Legesse said had he not come to Campbellsville, he likely wouldn't have gotten treatment. If he had sought treatment, he would have had to go to India.

"In Ethiopia it [is] practically impossible to get the type radiation therapy I received at TRH," he said.

While Legesse could have been treated in India, he would not have received the quality treatment he had in Campbellsville.

"The quality of treatment I received at TRH is beyond my expectation with all the care I received from the staff, availability of medication for any eventuality during the treatment."

Legesse said he is cancer free, but still has some side effects from treatment. But knowing that he doesn't have cancer any more, he said, feels great.

"I feel relieved and blessed to have received my treatment at TRH under the care of Dr. Lissanu and his caring staff as well as under the care of the radiation oncologists and their staff," he said. "I thank the Lord who made it possible for me to come to TRH."

Had his treatment not been free, Lissanu said, Legesse wouldn't have been able to afford it. And for that, Legesse said, he is especially grateful.

"After I finished my treatment, I asked about what the cost of the treatment could be. And the approximate figure I heard was staggering, and it was simply well beyond my ability to cover.

"I understand the doctors and their staff did my treatment for free. I am indebted to their graciousness. I have no capacity to cover the treatment cost, which goes well above $100,000."

Lissanu said he insists that he treat patients regardless of whether they can pay. He said TRH allows him to do that.

"We do this all the time," he said. "It is more gratifying to help those who can not be helped than somebody who comes to you with free insurance," he said.

"Money will never give you that type of joy," he said. "I've never refused to see a patient because of payment."

He said he was once told he had done something wrong when ordering that a patient receive chemotheraphy. He should have dismissed the patient, he said he was told, because she didn't have insurance.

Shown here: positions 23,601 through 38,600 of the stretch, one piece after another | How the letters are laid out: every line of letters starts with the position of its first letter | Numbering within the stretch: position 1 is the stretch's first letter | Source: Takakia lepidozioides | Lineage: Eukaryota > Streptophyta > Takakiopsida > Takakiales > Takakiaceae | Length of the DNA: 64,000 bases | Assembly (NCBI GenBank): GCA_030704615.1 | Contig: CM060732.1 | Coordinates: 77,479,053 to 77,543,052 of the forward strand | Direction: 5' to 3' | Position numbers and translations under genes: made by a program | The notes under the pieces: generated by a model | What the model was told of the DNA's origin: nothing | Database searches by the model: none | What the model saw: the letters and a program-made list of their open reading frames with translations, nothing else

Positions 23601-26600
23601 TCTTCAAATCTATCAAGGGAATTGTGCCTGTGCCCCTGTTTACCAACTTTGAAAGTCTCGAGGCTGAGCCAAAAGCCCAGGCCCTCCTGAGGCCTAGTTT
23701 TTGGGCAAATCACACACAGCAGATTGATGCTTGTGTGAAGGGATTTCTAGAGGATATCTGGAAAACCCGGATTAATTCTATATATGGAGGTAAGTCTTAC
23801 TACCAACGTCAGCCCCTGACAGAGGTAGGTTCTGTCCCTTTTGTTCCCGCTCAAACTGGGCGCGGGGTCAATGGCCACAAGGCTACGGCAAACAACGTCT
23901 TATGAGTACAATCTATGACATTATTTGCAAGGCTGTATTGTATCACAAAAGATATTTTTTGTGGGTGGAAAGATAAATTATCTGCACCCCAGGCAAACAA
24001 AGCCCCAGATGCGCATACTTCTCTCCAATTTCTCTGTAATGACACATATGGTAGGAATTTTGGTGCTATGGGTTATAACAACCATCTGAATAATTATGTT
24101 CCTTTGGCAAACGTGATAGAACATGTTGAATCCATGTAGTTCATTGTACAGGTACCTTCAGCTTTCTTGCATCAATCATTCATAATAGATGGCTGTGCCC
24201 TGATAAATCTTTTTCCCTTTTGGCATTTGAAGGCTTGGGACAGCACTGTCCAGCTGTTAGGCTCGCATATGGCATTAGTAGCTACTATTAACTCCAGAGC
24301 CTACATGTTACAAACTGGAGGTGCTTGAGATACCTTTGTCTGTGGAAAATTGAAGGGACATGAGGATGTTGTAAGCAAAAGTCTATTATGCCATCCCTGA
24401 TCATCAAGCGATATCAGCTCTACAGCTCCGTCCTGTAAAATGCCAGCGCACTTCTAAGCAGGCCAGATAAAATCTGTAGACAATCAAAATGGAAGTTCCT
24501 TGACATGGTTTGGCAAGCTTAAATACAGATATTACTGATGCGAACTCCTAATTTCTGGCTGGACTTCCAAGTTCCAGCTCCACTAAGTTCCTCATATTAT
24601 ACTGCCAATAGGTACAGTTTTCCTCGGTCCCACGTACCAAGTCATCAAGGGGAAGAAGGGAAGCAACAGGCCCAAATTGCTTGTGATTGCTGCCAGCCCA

"I said, 'These are the people who need our service,'" he said. "I don't think a civil nation should have to do that."

Lissanu left that hospital shortly after that incident and moved to Texas. He then came to Campbellsville.

"This is the best place for me ever that I have been practicing. Mr. Legesse is just one of those patients for me," he said. "It became more personal because I had to take him home."

While being treated at TRH, Legesse said, he never felt treated as simply one of many patients.

" ... Which to my understanding is the case in big hospitals," he said. "To the staff of the center, I was a human being who needed affection, compassion and care. And that is what they provided me with beyond the professional help they gave me."

The hospital might be small, Lissanu said.

"But I can tell you we provide good care," he said. "We do a good service. And our patients are not a number. It's a special place."

Wheatley said she was glad to see Legesse get the help he needed.

"It was definitely a group effort," Wheatley said. "Everyone involved was focused on Mr. Legesse's care and we were honored to take care of him."

Now back at home, Legesse said he feels happy and grateful for what he and his family have been given.

"I understand that the Lord I worship has some plan[s] for my life and I am ready to accomplish his will in my life," he said.

Legesse said he never imagined he would come to the United States for treatment.

"But God who controls every process in the life of his children has made it possible for me to come to the U.S. and receive such quality treatment and care which is not available anywhere else," he said.

Legesse said he believes God has a plan for him, and that plan included his experience at TRH.

"I am a believer who knows that my life is in God's hand who has a plan for me on my journey here on earth. So my future is bright and I see myself to have a fulfillment in my life," he said.